Composting is needed

Composting is the backbone of the garden!

As a matter of fact I haven’t seen a proper gardener that doesn’t compost him/herself.

I mean if you have the opportunity to make your own black gold, why wouldn’t you?

Compost is called black gold because it’s rich in nutrients that provide the elements your plants need to grow vigorous and lushly, full of beauty and deliciousness. Plants need nutrients like we need food! If we don’t provide the nutrients necessary for the plant to do their thing, it’s the same as trying to build a puzzle or a machine without all its pieces, yeah you can do it but does it look and perform well?

Sometimes if nutrient deficiency is severe, the plant cannot bear flowers or fruits, and it could even die! People usually add fertilizer to compensate for the lack of nutrients in the soil but it could be very harmful to nature as well. Fertilizers are washed by water and its elements will end up in natural water streams contaminating it. 

 If you use black gold, you won't need to do that, because it has all the nutrients your plants need – AND it’s good for the planet.

Composting is a honestly very simple concept. It is the natural process of decomposing organic material. We literally put a bunch of organic material in a pile, bin, container, mountain etc, and let the decomposition organisms act by their own nature. It sounds easy and it is.

It does have a few principles to it though. The organisms that will break down your organic matter need to consume oxygen, so you must always provide oxygen to the pile. The easiest way to do that is by turning the pile every once in a while. You give it a good poke!

The compost organisms are like me, they like it HOT. The ideal temperature for us is between 70 F (21C) and 100 F (38C). If the temperature gets much below that our activity will slow down or stop completely. Too much above that, we get sluggish too. (They must be somewhat Brazilian).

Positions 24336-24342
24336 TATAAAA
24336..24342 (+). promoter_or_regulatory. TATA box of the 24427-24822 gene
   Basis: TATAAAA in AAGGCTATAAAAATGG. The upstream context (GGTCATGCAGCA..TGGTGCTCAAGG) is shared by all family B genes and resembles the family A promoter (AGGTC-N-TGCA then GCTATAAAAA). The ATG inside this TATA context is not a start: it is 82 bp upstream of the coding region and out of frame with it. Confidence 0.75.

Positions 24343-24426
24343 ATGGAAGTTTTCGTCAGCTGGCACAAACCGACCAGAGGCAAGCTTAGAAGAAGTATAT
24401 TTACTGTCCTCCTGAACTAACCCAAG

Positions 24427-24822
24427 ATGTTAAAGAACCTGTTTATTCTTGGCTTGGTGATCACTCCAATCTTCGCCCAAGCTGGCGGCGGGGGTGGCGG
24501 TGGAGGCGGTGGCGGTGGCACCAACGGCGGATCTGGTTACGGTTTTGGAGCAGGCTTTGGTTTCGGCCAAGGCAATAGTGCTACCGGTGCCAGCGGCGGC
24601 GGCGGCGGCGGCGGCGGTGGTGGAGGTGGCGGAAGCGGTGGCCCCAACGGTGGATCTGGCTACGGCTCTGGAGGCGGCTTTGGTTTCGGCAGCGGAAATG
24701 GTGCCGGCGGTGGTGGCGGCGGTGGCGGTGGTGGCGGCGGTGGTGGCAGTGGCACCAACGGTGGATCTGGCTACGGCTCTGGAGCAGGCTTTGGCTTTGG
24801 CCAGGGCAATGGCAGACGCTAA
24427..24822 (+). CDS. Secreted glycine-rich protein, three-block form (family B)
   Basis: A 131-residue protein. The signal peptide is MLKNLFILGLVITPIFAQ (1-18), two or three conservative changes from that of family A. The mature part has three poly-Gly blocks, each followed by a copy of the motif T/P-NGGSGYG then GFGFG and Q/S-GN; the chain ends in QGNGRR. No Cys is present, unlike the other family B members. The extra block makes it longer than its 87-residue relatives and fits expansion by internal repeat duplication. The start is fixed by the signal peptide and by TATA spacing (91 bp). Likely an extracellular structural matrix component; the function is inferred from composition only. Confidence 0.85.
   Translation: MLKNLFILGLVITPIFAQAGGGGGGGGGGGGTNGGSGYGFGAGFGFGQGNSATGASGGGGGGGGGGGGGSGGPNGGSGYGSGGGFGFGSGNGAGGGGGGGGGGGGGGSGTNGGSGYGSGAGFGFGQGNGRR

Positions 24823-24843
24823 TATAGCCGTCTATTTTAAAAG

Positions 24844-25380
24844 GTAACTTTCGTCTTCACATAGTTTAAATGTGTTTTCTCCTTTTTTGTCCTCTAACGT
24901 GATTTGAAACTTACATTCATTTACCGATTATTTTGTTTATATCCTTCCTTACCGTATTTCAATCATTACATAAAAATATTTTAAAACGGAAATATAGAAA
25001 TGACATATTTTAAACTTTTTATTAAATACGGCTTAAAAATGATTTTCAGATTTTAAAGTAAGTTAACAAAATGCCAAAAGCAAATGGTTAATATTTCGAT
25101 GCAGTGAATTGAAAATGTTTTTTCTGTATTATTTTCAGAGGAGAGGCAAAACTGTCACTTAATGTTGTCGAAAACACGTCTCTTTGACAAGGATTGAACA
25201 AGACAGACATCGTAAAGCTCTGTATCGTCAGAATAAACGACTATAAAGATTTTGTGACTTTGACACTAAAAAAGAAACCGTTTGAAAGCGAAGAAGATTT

Unlike me though, the organisms need a humid environment to thrive. So, we must keep the pile moist, not wet. Just give it a spray every once in a while. We must make sure that we have a good balance between dry and fibrous material (brown), that are rich in carbon, and wet (green) organic matter which is rich in nitrogen.

These elements are essential for the organisms compost breakers. A rate of 2:1 brown to green is ideal so your pile is healthy. This ratio is the difference between a smelly pile and a neat one.

Bellow is a list with some examples of brown and green material you can compost.

Now, there are a few things we should pay attention to: Pet waste can be composted but the compost should not be used on the edible garden (same apply for things treated with any toxic materials, for example colorful magazine pages).

Cedar or pine clippings and citrus fruits will slow down the composting process but can too be composted; however, some people recommend not to.

I compost almost everything that’s in front of me as long as its organic matter; everything but meat and dairy for I don’t want to attract meat eater animals to my composting bin. (Since we moved to the new house raccoons attacked our garbage twice!!! Must build fort for garbage bin lol)

If I have a composting bin like this guy I don't think racoons would bother. That's from a client's house. Very nice one! 

I compost everything because composting is also a part of the future changing decision of producing less waste. Food scraps and garden waste make currently 20-40% of all the waste produced by a household. That’s a lot!

Keeping this waste out of the landfills is important because there, it would be in a ginormous pile with no access the oxygen it needs to decompose. Who’s gonna turn that pile? All that time while in the landfill all that garbage will be expelling a liquid which in huge amounts like that could contaminate the soil and the water underneath it too.

Besides all of that, many times the organic matter on the landfills are burned and that liberate all sort of harmful gases to the atmosphere contaminating our air!

Since the benefits of composting are so many and the downs of the alternative are so bad, I definitely have a composting bin wherever I go. In the new place we have access to a nice sized backyard where we now have a awesome composting bin. I can compost almost 100% of all my organic waste.